Below, see the updated Buffett vs. Swensen performance comparison in addition to long-term treasury bonds, the S&P 500, and a few of ETF PM’s other investable benchmark portfolios:
Past performance can never guarantee future results. Worst Year data since 2000.
Buffett, the world’s leading fundamental investor, advised his trustee to target aggressive growth with 90% S&P 500 and 10% cash. This past decade, Buffett’s ETF portfolio delivered 7% annually, or 102% in total return. However, this 90/10 aggressive growth asset allocation would have lost 32% in the market crash of 2008, which is far too volatile for many investors.
Swensen, the world’s leading endowment fund manager, advised all retirees to target growth with 70% in risk assets (global equities and REITs), and 30% in fixed income (TIPs and medium-term treasuries). This past decade, Swensen’s ETF portfolio delivered almost 7% annualized, or 90% in total return. However, this 70/30 growth asset allocation would have lost 26% in the market crash of 2008, which is still too volatile for many folks.
TLT & SPY
Over the past decade, long-term treasuries (TLT) and the S&P 500 (SPY) both delivered annualized returns of 7% as well. However, neither Buffett nor Swensen recommend an allocation to long-term treasuries even though the asset class has historically delivered important portfolio protection.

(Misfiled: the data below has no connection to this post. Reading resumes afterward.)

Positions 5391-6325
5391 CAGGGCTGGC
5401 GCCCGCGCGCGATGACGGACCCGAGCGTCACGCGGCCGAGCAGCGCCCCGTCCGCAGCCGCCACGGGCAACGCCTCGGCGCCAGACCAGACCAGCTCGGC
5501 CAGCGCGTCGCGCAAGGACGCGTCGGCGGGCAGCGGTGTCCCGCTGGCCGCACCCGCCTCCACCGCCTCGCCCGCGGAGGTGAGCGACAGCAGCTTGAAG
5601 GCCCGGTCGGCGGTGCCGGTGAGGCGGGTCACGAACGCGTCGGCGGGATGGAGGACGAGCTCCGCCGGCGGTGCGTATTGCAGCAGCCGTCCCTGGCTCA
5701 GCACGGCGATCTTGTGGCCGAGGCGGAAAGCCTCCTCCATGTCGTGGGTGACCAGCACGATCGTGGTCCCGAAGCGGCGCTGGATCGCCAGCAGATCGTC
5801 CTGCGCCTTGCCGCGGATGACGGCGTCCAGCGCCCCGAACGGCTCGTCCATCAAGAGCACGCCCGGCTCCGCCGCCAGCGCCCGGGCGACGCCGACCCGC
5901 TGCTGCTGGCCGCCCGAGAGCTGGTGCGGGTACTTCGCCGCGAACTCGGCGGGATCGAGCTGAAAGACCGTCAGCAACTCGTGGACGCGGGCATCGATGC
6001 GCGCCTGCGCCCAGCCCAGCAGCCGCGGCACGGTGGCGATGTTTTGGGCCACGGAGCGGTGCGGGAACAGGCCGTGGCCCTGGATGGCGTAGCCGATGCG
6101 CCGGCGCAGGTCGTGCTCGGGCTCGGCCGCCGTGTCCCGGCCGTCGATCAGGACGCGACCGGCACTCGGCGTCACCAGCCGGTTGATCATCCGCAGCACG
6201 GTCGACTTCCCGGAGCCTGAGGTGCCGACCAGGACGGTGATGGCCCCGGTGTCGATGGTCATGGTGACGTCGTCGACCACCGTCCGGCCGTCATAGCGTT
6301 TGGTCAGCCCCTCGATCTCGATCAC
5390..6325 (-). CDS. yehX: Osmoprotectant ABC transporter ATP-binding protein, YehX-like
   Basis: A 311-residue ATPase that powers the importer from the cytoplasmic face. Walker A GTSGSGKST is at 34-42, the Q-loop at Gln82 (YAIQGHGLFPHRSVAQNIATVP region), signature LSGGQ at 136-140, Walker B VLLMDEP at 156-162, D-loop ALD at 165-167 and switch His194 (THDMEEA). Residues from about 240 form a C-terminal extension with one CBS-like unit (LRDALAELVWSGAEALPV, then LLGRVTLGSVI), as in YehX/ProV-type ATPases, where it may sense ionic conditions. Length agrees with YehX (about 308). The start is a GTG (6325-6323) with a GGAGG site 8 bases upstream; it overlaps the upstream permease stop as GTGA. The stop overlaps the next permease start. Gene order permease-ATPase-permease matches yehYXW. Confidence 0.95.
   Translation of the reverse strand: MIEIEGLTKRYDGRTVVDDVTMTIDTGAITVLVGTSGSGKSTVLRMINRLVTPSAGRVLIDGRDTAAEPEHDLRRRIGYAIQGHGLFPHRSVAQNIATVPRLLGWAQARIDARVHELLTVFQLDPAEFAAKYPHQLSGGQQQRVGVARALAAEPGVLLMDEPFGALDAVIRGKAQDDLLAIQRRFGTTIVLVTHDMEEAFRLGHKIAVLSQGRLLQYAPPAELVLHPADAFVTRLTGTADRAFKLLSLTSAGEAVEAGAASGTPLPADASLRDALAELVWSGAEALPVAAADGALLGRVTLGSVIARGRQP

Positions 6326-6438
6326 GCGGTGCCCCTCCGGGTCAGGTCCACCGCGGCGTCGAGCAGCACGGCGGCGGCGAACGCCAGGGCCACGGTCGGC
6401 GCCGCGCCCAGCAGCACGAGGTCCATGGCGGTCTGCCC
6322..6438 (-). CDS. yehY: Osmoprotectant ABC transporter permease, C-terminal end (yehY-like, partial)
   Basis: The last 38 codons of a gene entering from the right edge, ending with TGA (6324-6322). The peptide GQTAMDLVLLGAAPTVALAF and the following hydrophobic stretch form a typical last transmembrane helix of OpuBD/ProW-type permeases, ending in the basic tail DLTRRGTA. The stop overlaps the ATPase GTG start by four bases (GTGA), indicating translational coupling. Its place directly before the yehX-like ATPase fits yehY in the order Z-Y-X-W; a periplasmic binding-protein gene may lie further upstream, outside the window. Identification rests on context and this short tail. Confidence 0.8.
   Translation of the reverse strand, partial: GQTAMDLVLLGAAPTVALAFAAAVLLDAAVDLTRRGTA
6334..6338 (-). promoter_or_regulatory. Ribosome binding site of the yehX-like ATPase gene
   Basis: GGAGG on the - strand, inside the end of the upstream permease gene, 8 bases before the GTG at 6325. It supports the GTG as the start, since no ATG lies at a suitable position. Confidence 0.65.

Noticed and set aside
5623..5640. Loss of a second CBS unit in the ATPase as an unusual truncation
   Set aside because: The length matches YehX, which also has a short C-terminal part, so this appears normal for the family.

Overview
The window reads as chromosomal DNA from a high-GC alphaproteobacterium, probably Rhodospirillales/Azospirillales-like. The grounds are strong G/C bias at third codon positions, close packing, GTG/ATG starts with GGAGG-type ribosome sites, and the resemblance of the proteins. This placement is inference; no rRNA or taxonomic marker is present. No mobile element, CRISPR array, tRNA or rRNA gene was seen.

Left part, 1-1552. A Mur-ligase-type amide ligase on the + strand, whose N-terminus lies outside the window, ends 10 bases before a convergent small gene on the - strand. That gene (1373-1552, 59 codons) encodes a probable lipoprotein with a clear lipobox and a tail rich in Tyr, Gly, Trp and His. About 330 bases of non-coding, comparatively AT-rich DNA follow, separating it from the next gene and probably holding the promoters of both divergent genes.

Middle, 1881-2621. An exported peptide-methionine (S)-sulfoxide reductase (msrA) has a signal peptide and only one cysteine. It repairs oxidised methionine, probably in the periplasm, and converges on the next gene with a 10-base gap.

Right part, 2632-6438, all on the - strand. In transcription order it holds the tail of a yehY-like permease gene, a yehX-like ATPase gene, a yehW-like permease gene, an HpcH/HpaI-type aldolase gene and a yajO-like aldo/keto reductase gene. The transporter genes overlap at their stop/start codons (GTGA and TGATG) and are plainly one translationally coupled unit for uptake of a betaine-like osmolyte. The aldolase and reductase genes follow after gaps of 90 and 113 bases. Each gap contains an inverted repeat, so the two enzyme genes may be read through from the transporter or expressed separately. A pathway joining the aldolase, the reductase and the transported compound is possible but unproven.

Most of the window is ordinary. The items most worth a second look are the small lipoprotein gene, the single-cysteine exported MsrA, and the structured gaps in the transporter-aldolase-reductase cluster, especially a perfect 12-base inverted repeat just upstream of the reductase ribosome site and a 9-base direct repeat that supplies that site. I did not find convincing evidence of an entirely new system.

For example, during the stock market crash from 2000 to 2002, long-term treasuries delivered a 47% gain while the S&P 500 lost -38%. TLT also delivered strong returns in 2008, 2011, and 2014 with gains of 34%, 34%, and 27% respectively.
At InvestableBenchmarks.com, ETF PM reports the performance and asset allocation for strategic core ETF portfolios that mainly use long-term treasuries for fixed income exposure. The Income & Growth (IG) portfolio returned 8% annually this past decade, or 116% in total return.
The technology focused Growth (GQ) portfolio and the Income & Growth 1.5x (IG 1.5x) portfolio both returned 11% annually, or more than 180% in total return. In addition, all three of these efficient ETF portfolios would have declined by less than 12% in the market crash of 2008.
Over the past decade, the ETF portfolio recommendations from Buffett and Swensen would have delivered nearly 7% annualized, in-line with the returns from both long-term treasury bonds and the S&P 500. However, investors would have done much better, with far lower risk, in an income and growth asset allocation using long-term treasury bonds for fixed income exposure.
In fact, when employing ETF PM’s strategic investable benchmark portfolios, leverage may be used cautiously, and with discipline, to materially enhance performance at times. While strategic diversification can be a free lunch, leveraged diversification can be a free retirement nest egg.
Contact ETF PM to learn more.